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I thought that the quotation mark (") was simply a type of grouping marker but I'm debugging some NHibernate code and notice that while

SELECT * FROM site WHERE site_id = 3;

Works fine

SELECT * FROM "site" WHERE site_id = 3;

fails with a table or view does not exist error.

What gives?

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up vote 60 down vote accepted

Putting double-quotes around an identifier in Oracle causes Oracle to treat the identifier as case sensitive rather than using the default of case-insensitivity. If you create a table (or a column) with double-quotes around the name, you must always refer to the identifier with double quotes and by correctly specifying the case (with the exception of all upper case identifiers, where double-quotes are meaningless).

Under the covers, Oracle is always doing case-sensitive identifier matching. But it always casts identifiers that are not double-quoted to upper case before doing the matching. If you put double-quotes around an identifier, Oracle skips the casting to upper case.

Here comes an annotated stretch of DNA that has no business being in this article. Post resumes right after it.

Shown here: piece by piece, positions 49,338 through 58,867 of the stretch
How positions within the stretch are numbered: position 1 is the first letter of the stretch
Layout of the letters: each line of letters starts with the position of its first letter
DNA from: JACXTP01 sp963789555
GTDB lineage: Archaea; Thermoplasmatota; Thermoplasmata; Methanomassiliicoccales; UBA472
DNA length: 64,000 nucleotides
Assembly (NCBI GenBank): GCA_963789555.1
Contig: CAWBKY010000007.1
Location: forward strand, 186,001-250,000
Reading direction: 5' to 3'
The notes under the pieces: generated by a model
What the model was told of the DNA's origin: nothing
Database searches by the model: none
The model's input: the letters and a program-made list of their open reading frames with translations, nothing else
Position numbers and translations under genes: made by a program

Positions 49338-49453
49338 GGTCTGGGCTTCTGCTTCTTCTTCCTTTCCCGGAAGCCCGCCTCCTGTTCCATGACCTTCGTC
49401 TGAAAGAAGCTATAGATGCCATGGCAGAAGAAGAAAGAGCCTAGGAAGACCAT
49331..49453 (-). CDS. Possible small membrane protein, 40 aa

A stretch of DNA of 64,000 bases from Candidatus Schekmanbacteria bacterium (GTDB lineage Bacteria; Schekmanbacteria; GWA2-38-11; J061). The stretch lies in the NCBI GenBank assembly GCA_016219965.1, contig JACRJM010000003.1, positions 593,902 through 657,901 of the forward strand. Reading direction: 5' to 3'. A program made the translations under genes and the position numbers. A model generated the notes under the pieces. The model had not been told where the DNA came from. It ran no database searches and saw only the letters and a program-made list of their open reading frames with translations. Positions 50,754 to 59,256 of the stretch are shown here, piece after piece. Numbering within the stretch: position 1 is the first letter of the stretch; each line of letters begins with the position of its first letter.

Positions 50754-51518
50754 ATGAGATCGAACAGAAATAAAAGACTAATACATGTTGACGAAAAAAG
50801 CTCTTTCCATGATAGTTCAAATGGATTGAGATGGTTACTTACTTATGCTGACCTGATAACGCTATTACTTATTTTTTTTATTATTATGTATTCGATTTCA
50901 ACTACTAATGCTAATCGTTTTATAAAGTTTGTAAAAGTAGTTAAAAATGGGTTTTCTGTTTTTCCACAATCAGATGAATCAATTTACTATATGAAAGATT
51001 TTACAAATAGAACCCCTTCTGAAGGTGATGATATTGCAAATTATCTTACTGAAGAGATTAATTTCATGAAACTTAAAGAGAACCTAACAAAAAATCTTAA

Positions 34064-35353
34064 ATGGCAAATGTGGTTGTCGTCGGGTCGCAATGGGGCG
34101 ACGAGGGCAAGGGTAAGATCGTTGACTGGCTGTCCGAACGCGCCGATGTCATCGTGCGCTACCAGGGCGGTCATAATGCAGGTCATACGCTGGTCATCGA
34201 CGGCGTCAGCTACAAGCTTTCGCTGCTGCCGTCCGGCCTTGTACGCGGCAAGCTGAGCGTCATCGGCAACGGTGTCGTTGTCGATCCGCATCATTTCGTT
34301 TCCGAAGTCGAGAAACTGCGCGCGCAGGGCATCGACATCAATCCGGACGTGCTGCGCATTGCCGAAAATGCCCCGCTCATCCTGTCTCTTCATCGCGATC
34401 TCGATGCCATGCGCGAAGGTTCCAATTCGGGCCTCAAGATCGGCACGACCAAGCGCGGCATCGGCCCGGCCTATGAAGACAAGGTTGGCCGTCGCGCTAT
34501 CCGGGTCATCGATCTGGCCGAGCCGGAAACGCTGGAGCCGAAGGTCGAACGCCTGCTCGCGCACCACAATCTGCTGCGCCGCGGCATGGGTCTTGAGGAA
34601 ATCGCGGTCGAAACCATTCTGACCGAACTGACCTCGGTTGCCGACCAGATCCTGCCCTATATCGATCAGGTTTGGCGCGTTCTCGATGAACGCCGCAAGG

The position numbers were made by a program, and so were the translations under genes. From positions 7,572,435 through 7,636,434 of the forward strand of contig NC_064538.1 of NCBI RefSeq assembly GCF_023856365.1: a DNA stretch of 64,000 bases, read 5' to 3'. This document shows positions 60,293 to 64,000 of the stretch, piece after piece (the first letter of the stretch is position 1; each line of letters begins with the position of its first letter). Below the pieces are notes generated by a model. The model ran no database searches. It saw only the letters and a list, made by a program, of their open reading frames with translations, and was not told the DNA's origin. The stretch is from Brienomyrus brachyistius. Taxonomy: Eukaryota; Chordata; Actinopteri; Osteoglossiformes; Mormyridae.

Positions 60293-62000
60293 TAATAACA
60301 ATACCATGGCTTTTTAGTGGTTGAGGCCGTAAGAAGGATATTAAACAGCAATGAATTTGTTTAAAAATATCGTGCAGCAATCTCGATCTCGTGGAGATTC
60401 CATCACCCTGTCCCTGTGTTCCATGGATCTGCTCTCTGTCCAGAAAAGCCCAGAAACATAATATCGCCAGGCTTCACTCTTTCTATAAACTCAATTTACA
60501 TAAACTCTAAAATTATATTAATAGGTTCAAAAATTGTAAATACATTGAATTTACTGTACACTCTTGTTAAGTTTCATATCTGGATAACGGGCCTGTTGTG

So if you do something like

CREATE TABLE my_table( 
  col1 number,
  col2 number

you can

SELECT * FROM my_table

but something like

SELECT * FROM "my_table"

will fail.

On the other hand, if you do something like

CREATE TABLE "my_other_table"( 
  col1 number,
  col2 number

you cannot do

SELECT * FROM my_other_table
SELECT * FROM My_Other_Table

but this

SELECT * FROM "my_other_table"

will work

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It should be added that identifiers in quotation marks may contain special characters, e.g. "a-b c.d" is a valid identifier.

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